|Serving Size 1 cup (27g)|
|Servings Per Container 9|
|Amount Per Serving|
|Calories 110||Calories from Fat 15|
|% Daily Value*|
|Total Fat 2 g||3%|
|Saturated Fat 0 g||0%|
|Trans Fat 0 g|
|Cholesterol 0 mg||0%|
|Sodium 190 mg||8%|
|Potassium 170 mg||5%|
|Total Carbohydrate 20 g||7%|
|Dietary Fiber 4 g||2%|
|Sugars 1 g|
|Protein 3 g|
|Vitamin A||10%||Vitamin C||10%|
|*Percent Daily Values are based on a 2,000-calorie diet. Your Daily Values may be higher or lower depending on your calorie needs.|
Cheerios is a brand of breakfast cereal. Cheerios was first produced on June 19, 1941 and is marketed by the General Mills cereal company of Golden Valley, Minnesota, as the first oat-based, ready-to-eat cold cereal. It was called Cheeri Oats at first, later changed to Cheerios because of a trade name dispute with Quaker Oats. The name fit the "O" shape of the cereal pieces. In some other countries, including the United Kingdom, it is sold by Cereal Partners under the Nestlé brand. This was also the case until mid-2009 in Australia and New Zealand, but Cheerios are now branded as an Uncle Tobys product. In 2008, Cheerios released a line of Snack Mix, in Original and Cheese flavors. All Cheerios shipped to the east coast of the United States are manufactured in the General Mills plant in Buffalo, New York. In 2009, a dispute developed regarding the FDA considering Cheerios an "unapproved new drug" because of its marketing and health claims.
Cheerios is popular among children. Many of the television commercials for Cheerios have targeted children and have included animated characters (such as an animated Honeybee).
Beginning in the mid-1950s and continuing through the early 1970s, "The Cheerios Kid" was a mainstay in their commercials, ranking alongside most of the characters created for rival Kellogg's cereals. At first, the Kid was a clumsy, absent-minded tinkerer much to the annoyance of his girlfriend, Sue, but was able to find his footing after eating Cheerios.
In later years, the Kid became more of a heroic figure with Sue by his side. In numerous commercials, the Kid and Sue (more often just Sue) would get into trouble (at which point Sue would nonchalantly shout "Help, Kid...") and the Cheerios Kid, after eating his cereal to "power up", would quickly deal with the problem, often in a rather creative way.
The Cheerios Kid was revived briefly in the late 80s with similar commercials.
In the late 1970s, Cheerios released a series of commercials that featured an animated "stick-man" chasing a yodeling cereal box with the word "Cheerios" written on the side. The box kept zooming by the stick-man singing "Cheerio-ee-oh-ee-ohs" and "Yummy Oaty-oh-ee-oh-ee-ohs". The man would try unsuccessfully to catch the elusive box before attempting the Cheeri-yodel himself, at which point the box would land by his side. Later commercials would be of stick-man figures in varying situations (on a pogo stick, beating a bass drum in a marching band, etc.) beginning to feel run down because they did not eat a good breakfast, at which point the yodeling Cheerios box would fly by with a reminder, after which they would be back at their peak.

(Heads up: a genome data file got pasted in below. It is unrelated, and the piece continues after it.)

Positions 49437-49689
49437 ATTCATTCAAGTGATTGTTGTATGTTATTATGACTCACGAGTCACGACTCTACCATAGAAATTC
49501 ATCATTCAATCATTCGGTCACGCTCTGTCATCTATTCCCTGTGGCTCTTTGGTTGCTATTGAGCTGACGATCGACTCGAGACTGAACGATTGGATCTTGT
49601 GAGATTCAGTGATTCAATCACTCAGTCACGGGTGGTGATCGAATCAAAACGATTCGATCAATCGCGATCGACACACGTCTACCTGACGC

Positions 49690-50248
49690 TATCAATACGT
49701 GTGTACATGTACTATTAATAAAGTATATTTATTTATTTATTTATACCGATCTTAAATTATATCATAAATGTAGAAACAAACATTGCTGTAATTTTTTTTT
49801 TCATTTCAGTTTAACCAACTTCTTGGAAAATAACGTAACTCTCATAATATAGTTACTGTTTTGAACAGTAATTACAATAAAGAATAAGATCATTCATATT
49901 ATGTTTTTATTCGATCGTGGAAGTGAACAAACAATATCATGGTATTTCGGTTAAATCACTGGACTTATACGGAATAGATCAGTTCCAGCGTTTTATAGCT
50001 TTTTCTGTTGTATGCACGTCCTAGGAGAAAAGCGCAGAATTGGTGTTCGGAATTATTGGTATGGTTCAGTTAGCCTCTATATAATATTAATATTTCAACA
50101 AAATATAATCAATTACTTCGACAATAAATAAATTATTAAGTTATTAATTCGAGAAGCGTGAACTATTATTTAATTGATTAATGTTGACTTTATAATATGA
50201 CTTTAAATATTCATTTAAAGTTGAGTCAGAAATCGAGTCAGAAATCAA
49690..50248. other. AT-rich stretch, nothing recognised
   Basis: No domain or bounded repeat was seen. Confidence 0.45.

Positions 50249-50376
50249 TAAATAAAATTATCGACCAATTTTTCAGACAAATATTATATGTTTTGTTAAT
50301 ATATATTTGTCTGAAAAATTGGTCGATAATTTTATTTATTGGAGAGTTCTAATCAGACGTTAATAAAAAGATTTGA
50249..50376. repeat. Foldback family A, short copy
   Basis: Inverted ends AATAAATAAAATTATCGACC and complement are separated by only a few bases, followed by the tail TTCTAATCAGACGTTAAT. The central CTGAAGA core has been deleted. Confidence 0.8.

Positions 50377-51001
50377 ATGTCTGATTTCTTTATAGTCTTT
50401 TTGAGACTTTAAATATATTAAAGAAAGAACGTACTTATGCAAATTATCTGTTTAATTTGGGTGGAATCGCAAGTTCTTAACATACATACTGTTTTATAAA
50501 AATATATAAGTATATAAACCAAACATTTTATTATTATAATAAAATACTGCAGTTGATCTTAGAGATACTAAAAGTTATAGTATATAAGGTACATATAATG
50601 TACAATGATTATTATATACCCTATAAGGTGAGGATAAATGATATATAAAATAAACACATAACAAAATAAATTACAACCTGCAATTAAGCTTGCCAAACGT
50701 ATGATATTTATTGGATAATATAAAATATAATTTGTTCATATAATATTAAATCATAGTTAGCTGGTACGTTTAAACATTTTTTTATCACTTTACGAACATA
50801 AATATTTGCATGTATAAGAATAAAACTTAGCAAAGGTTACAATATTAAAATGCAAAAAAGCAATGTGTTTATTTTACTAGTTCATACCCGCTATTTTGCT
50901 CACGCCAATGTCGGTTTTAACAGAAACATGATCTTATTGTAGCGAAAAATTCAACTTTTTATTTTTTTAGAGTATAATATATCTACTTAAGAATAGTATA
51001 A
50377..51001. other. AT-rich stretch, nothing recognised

In 2009, Olympic gold medalist and World Champion gymnast Shawn Johnson became the first athlete featured on the cover of the Cheerios box. The limited edition cereal box was distributed primarily throughout the Midwestern region of the United States exclusively by the Hy-Vee grocery store chain.
In the UK, a new slogan, "Give those O's a go", is now used, with ads featuring Stop-Motion/CGI characters
From the late 1970s until the present, General Mills has introduced a succession of cereals that are versions of the original Cheerios.
Honey Nut Cheerios is a variation of Cheerios introduced in 1979 geared towards adults as well as children. As the first Cheerios variation, it is sweeter than the original, with a honey and almond flavor.
In May 2009, The U.S. Food and Drug Administration sent a letter to General Mills indicating that in their view Cheerios was being sold as an unapproved new drug. This was in response the labeling of the Cheerios box, which read in part:
• "You can Lower Your Cholesterol 4% in 6 weeks" " • "Did you know that in just 6 weeks Cheerios can reduce bad cholesterol by an average of 4 percent? Cheerios is ... clinically proven to lower cholesterol. A clinical study showed that eating two 1 1/2 cup servings daily of Cheerios cereal reduced bad cholesterol when eaten as part of a diet low in saturated fat and cholesterol."
The FDA letter indicated that General Mills needed to either change the way it marketed Cheerios or apply for federal approval to sell Cheerios as a drug. General Mills responded with a statement that their claim of soluble fiber content had been approved by the FDA, and that the claims about lowering cholesterol had been featured on the box for two years.
[[File:|right|thumb|160px|A bowl of Cheerios.]] Cheerios is a popular brand of cereal. It is manufactured by General Mills. It was founded in 1941 as CheeriOats, the first ready-to-eat oat cereal. They are still making cereal, and it is produced worldwide.